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The Vermonster Trumps Monster


Traditional media, combined with social media, is the most powerful tool in this country. Believe it! The combined power of the Internet, digital TV and radio, and traditional print media has the ability to provide enough high-voltage for a small-town business to subdue even a billion-dollar corporate giant.

On September 14, 2009, Hansen Naturals of California served Matt Nadeau of Rock Art Brewery a cease and desist order claiming trademark infringement on their Monster Energy Drink. Hansenís counsel claimed that Nadeauís beer, THE VERMONSTER, which Nadeau trademarked in the state of Vermont in 2006, was similar to Monster, and must be pulled from the shelves, along with any advertising, events and branding. This was the beer that Nadeau had designed and brewed to celebrate his 10th anniversary in business. It was not just a barleywine-style beer. It was a symbol of his movement from humble beginnings in the basement of his home to moderate success toward building the American Dream.

In this struggle between David and Goliath, Nadeau clearly understood that litigation in America is ruled by those with the fullest pockets Ė by those who have enough cash on hand to hold out through all the court cases and appeals. He had only one other avenue to pursue: The Power of Free Speech through the press, social media, and word of mouth. It was the only thing that could save THE VERMONSTER.

After speaking to local fans at his brewery, word started seeping out to the local press at the Stowe Reporter and Seven Days. On October 7th, Rock Art Brewery dispatched an email with details of the story for beer-fans and beer writers across the country. Within five days, the story flashed through local TV news stations, university classrooms and blogs, into the hands of the Associated Press. The Boston Globe and the New York Times got in on the action, too. Soon Nadeau was being interviewed by Vermont Public Radio and Texas Talk Radio. Green River Pictures uploaded a video on You Tube in which Matt Nadeau talks of his love for his business, this country and the principles he is willing to stand up for. In a few days, it had received nearly 71,000 views.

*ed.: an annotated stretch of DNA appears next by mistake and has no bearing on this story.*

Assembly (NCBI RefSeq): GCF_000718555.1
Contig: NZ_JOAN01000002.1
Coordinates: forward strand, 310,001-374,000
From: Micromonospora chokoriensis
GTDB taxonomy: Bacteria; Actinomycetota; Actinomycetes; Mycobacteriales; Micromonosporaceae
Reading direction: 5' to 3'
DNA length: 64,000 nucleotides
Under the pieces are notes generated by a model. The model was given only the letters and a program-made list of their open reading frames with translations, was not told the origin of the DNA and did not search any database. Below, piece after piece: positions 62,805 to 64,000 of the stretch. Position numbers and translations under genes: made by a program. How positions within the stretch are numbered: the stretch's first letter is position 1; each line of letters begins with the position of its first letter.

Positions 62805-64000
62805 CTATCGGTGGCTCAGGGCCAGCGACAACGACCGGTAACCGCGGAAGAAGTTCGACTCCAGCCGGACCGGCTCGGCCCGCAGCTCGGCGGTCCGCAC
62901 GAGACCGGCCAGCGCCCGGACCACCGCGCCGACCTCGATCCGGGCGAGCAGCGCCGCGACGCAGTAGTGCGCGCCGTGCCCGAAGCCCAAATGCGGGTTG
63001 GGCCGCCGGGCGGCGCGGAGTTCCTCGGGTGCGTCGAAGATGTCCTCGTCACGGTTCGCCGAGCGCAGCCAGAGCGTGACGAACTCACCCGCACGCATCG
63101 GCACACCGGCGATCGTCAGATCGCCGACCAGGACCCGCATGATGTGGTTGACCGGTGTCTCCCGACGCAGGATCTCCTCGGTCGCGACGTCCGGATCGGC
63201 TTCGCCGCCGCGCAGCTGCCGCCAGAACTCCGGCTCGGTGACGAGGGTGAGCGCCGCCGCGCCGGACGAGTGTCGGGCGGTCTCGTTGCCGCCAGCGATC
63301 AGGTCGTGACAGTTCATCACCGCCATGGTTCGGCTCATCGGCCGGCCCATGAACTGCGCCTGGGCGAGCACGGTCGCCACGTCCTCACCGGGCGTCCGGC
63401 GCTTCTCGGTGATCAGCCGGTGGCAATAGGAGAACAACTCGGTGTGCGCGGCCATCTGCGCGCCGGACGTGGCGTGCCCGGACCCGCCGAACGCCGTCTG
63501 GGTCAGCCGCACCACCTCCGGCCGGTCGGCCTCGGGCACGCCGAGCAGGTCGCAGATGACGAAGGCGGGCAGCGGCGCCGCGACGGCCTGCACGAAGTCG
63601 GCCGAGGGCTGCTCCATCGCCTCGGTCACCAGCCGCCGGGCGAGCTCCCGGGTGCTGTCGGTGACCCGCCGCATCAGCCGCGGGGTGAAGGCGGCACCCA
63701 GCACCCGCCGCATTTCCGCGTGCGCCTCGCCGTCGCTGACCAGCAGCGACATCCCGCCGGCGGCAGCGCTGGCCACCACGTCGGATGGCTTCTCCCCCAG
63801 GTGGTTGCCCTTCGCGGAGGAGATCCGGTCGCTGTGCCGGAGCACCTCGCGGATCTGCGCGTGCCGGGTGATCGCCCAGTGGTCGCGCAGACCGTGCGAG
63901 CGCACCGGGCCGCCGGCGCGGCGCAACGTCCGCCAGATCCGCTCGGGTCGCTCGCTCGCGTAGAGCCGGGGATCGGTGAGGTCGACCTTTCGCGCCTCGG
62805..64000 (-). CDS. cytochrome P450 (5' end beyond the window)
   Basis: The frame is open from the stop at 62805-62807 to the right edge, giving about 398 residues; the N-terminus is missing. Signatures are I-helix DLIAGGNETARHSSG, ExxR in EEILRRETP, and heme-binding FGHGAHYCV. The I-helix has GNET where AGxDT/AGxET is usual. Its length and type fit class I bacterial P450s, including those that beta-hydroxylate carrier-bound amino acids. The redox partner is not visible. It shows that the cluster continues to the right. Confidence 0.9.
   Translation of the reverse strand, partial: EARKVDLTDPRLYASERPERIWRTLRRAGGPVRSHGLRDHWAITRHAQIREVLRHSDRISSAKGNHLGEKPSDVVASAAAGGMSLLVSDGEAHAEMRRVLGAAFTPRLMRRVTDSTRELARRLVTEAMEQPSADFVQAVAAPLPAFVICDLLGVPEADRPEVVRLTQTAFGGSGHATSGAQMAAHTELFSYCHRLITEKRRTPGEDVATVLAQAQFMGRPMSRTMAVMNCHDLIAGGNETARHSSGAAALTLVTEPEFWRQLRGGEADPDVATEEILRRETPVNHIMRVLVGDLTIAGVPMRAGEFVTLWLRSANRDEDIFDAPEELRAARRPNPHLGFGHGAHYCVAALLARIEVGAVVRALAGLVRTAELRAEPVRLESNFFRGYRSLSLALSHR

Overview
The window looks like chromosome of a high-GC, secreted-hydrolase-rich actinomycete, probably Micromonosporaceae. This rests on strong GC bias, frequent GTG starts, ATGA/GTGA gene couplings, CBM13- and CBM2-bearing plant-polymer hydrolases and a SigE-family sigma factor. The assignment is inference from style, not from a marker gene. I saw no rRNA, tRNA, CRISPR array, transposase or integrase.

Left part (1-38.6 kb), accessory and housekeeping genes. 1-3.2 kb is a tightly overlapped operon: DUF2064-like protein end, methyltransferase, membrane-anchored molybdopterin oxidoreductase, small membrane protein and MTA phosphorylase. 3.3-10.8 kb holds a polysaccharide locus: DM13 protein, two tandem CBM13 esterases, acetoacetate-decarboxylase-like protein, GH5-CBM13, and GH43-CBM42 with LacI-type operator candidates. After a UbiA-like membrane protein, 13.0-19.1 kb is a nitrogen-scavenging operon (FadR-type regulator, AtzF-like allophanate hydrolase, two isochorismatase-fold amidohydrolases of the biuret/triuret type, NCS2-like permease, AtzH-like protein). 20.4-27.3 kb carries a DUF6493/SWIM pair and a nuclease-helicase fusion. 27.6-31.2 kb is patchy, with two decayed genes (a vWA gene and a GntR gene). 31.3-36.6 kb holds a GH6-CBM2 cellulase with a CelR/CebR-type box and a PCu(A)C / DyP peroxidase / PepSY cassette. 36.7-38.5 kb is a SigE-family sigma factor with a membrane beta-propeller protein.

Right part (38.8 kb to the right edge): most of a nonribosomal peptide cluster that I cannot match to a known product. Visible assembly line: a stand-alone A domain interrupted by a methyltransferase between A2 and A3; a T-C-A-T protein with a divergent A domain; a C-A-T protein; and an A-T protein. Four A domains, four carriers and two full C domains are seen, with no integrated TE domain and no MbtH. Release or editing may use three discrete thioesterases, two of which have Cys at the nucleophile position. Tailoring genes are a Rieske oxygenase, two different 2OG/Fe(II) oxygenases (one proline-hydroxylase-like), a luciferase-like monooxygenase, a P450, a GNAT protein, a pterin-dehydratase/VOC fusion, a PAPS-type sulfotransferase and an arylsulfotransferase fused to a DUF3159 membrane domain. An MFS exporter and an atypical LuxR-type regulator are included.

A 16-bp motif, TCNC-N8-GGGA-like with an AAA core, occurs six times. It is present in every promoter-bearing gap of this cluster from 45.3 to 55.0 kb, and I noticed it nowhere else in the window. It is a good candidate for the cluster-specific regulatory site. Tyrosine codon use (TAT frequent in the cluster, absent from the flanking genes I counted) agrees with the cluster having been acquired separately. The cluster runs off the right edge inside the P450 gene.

Facebook and Twitter carried the baton, too. A University of Vermont student, Lukas Payette, founded a Facebook page called ďVermonters and Craft Beer Drinkers against Monster. ď In 13 days, membership had grown to 16,578 fans. By October 15th, Twitter had 1,600,000 tweets about the Vermonster vs. Monster Story. Beverage Warehouse in Winooski, Vermont, Pearl Street Beverage in Burlington, and Healthy Living, Vermontís largest natural foods market in South Burlington, were among the first to pull Hansen beverages from their shelves, in a show of support for the American dream that Nadeau and his wife Renee had built. Senator Bernie Sanders spoke with Nadeau and sent a letter to Hansen on his behalf.

By October 15th, Rodney Sacks, CEO of Hansen Naturals was in dialogue with Matt Nadeau via phone, agreeing to put together a document that would be acceptable to both parties. On Wednesday, October 21st, 2009, a contract was signed by both parties, protecting Nadeauís right to continue brewing THE VERMONSTER, while implementing language that protected Hansenís trademark in their present and future market.

This story is proof positive that small business owners do have a voice in corporate America. Negotiation is, indeed, better than litigation. Rock Art handled this one with class. Freedom of Speech is far more powerful than most people are willing to believe.

Cheers!

Add The+Vermonster+Trumps+Monster+ to Twitter Add The+Vermonster+Trumps+Monster+ to Facebook Add The+Vermonster+Trumps+Monster+ to MySpace Add The+Vermonster+Trumps+Monster+ to Del.icio.us Digg The+Vermonster+Trumps+Monster+ Add The+Vermonster+Trumps+Monster+ to Yahoo My Web Add The+Vermonster+Trumps+Monster+ to Google Bookmarks Add The+Vermonster+Trumps+Monster+ to Stumbleupon Add The+Vermonster+Trumps+Monster+ to Reddit




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Content copyright © 2014 by Carolyn Smagalski. All rights reserved.
This content was written by Carolyn Smagalski. If you wish to use this content in any manner, you need written permission. Contact Carolyn Smagalski for details.

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